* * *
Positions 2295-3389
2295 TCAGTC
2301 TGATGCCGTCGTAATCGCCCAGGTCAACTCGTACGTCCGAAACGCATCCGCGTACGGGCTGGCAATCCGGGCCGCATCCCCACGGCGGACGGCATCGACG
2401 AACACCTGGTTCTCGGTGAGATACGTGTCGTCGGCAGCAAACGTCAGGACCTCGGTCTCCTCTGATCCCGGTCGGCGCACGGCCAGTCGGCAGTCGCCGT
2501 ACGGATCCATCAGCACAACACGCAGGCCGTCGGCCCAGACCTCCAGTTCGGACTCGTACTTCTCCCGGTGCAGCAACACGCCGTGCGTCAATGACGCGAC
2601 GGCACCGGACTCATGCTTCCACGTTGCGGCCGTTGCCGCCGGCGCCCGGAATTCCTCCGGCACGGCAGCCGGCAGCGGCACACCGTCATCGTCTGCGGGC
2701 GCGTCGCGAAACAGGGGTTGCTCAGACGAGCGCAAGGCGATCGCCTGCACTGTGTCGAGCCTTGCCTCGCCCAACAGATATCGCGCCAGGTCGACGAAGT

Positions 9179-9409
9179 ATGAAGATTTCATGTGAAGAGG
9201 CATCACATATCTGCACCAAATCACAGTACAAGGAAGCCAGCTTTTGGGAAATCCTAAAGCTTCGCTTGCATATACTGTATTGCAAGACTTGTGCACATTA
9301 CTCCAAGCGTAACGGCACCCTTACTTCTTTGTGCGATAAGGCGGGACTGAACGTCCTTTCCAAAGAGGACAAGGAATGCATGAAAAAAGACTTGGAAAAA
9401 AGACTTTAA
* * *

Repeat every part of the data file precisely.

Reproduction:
Positions 2295-3389
2295 TCAGTC
2301 TGATGCCGTCGTAATCGCCCAGGTCAACTCGTACGTCCGAAACGCATCCGCGTACGGGCTGGCAATCCGGGCCGCATCCCCACGGCGGACGGCATCGACG
2401 AACACCTGGTTCTCGGTGAGATACGTGTCGTCGGCAGCAAACGTCAGGACCTCGGTCTCCTCTGATCCCGGTCGGCGCACGGCCAGTCGGCAGTCGCCGT
2501 ACGGATCCATCAGCACAACACGCAGGCCGTCGGCCCAGACCTCCAGTTCGGACTCGTACTTCTCCCGGTGCAGCAACACGCCGTGCGTCAATGACGCGAC
2601 GGCACCGGACTCATGCTTCCACGTTGCGGCCGTTGCCGCCGGCGCCCGGAATTCCTCCGGCACGGCAGCCGGCAGCGGCACACCGTCATCGTCTGCGGGC
2701 GCGTCGCGAAACAGGGGTTGCTCAGACGAGCGCAAGGCGATCGCCTGCACTGTGTCGAGCCTTGCCTCGCCCAACAGATATCGCGCCAGGTCGACGAAGT

Positions 9179-9409
9179 ATGAAGATTTCATGTGAAGAGG
9201 CATCACATATCTGCACCAAATCACAGTACAAGGAAGCCAGCTTTTGGGAAATCCTAAAGCTTCGCTTGCATATACTGTATTGCAAGACTTGTGCACATTA
9301 CTCCAAGCGTAACGGCACCCTTACTTCTTTGTGCGATAAGGCGGGACTGAACGTCCTTTCCAAAGAGGACAAGGAATGCATGAAAAAAGACTTGGAAAAA
9401 AGACTTTAA